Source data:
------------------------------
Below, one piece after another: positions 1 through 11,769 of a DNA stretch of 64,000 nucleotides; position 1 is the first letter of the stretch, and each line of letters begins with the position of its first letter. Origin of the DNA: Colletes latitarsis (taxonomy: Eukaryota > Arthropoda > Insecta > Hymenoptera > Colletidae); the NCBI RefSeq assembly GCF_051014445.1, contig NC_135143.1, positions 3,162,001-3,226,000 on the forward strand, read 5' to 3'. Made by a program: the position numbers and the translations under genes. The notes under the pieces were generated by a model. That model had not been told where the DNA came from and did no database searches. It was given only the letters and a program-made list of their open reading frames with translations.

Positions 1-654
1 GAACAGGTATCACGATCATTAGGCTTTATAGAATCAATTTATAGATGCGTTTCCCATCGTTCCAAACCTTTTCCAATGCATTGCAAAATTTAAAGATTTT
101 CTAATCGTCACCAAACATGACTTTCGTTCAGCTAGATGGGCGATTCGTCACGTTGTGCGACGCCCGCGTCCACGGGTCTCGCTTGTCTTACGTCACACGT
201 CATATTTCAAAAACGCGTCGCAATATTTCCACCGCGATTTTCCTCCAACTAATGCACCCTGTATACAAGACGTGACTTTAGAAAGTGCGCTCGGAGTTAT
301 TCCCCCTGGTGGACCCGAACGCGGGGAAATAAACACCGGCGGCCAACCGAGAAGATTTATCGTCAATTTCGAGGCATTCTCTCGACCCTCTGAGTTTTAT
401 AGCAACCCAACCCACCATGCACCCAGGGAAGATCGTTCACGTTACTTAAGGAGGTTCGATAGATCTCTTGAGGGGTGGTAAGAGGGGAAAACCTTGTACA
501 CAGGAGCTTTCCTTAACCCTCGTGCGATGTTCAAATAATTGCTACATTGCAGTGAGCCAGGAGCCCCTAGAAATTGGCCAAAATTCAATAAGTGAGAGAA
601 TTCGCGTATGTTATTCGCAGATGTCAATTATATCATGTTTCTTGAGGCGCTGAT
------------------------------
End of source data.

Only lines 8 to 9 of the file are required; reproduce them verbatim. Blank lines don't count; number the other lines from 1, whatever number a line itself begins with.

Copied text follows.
501 CAGGAGCTTTCCTTAACCCTCGTGCGATGTTCAAATAATTGCTACATTGCAGTGAGCCAGGAGCCCCTAGAAATTGGCCAAAATTCAATAAGTGAGAGAA
601 TTCGCGTATGTTATTCGCAGATGTCAATTATATCATGTTTCTTGAGGCGCTGAT